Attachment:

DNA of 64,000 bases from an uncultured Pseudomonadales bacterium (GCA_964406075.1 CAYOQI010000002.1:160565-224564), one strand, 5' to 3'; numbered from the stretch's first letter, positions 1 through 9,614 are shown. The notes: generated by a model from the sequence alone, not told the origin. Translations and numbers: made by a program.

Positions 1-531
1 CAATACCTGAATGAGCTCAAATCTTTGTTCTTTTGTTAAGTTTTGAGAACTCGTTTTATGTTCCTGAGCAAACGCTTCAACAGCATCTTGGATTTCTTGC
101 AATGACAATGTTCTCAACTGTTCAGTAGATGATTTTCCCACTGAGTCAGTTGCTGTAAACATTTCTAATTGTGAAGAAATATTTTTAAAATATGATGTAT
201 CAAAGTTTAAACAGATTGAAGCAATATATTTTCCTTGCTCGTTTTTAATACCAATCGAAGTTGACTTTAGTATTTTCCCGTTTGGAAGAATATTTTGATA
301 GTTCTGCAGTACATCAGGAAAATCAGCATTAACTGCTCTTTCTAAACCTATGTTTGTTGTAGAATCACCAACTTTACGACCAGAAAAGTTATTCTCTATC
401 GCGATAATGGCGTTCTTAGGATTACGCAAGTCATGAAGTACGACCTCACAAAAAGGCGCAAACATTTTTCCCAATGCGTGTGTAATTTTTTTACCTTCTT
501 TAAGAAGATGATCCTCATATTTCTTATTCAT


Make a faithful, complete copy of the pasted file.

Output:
DNA of 64,000 bases from an uncultured Pseudomonadales bacterium (GCA_964406075.1 CAYOQI010000002.1:160565-224564), one strand, 5' to 3'; numbered from the stretch's first letter, positions 1 through 9,614 are shown. The notes: generated by a model from the sequence alone, not told the origin. Translations and numbers: made by a program.

Positions 1-531
1 CAATACCTGAATGAGCTCAAATCTTTGTTCTTTTGTTAAGTTTTGAGAACTCGTTTTATGTTCCTGAGCAAACGCTTCAACAGCATCTTGGATTTCTTGC
101 AATGACAATGTTCTCAACTGTTCAGTAGATGATTTTCCCACTGAGTCAGTTGCTGTAAACATTTCTAATTGTGAAGAAATATTTTTAAAATATGATGTAT
201 CAAAGTTTAAACAGATTGAAGCAATATATTTTCCTTGCTCGTTTTTAATACCAATCGAAGTTGACTTTAGTATTTTCCCGTTTGGAAGAATATTTTGATA
301 GTTCTGCAGTACATCAGGAAAATCAGCATTAACTGCTCTTTCTAAACCTATGTTTGTTGTAGAATCACCAACTTTACGACCAGAAAAGTTATTCTCTATC
401 GCGATAATGGCGTTCTTAGGATTACGCAAGTCATGAAGTACGACCTCACAAAAAGGCGCAAACATTTTTCCCAATGCGTGTGTAATTTTTTTACCTTCTT
501 TAAGAAGATGATCCTCATATTTCTTATTCAT